There’s a debate going on in England just now about letting agency fees, prompted by the Communities and Local Government Committee reporting on the subject. I listened to the housing special of Radio 4 Moneybox a few weeks ago and got quite irritated by the tone. Agencies were basically saying that it was perfectly fine to charge fees to tenants and if they didn’t the landlord would increase rent levels to cover their costs.
In Scotland we do not charge fees to tenants at all. It wasn’t terribly successful to start with, as some agencies continued to charge fees to tenants who didn’t know their rights. Last year Shelter Scotland ran a highly successful campaign to reclaim fees. Tenants have got money back, but more importantly it has meant more tenants know their rights and few agencies are still charging illegal fees.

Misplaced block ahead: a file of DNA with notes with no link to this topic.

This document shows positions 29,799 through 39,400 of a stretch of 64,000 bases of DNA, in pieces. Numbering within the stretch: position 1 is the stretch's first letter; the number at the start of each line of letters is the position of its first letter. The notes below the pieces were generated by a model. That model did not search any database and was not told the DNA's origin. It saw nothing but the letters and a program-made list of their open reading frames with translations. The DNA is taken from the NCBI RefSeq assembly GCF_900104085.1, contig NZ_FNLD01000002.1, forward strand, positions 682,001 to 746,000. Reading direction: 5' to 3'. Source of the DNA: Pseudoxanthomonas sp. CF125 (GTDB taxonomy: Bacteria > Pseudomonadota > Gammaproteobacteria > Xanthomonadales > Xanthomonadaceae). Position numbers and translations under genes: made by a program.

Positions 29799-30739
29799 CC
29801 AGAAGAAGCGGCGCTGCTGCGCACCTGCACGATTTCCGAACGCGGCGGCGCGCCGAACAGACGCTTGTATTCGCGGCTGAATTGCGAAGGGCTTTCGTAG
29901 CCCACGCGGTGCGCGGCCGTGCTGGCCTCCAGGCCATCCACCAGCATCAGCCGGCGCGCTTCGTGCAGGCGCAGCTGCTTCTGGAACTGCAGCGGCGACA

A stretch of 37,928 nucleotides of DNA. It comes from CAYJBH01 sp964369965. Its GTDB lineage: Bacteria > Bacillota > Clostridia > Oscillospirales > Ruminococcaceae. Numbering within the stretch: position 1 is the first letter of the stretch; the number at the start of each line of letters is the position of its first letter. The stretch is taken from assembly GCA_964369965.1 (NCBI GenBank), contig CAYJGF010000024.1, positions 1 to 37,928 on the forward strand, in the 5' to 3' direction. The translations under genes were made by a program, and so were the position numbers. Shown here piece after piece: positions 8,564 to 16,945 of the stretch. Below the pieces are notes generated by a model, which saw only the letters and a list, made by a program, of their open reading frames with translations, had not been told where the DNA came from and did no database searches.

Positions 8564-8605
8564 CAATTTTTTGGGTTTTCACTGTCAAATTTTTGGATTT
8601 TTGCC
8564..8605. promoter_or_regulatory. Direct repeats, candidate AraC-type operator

To date I don’t see evidence that the rented sector is suffering now that landlords are bearing the costs. Rents haven’t jumped up perceptibly; rent has increased along the market lines as it usually would. It strikes me that there were some very fat margins that are now merely overweight.
So I am supportive of the committee. I really believe that the costs associated with renting out a property are the landlord’s costs. Landlords obviously want to reduce and manage their costs. But my opinion is that landlords should use market forces to put pressure on agencies to trim back and be more efficient.
My agency, Silverclear, is taking a strong stance on this and ensuring that landlords get a good deal at the start of a tenancy in terms of the fees they need to pay out. We don’t add unnecessary admin fees and charges into the mix, and instead we are confident that we will retain the landlord and the tenant for a long term, mutually beneficial and profitable contract.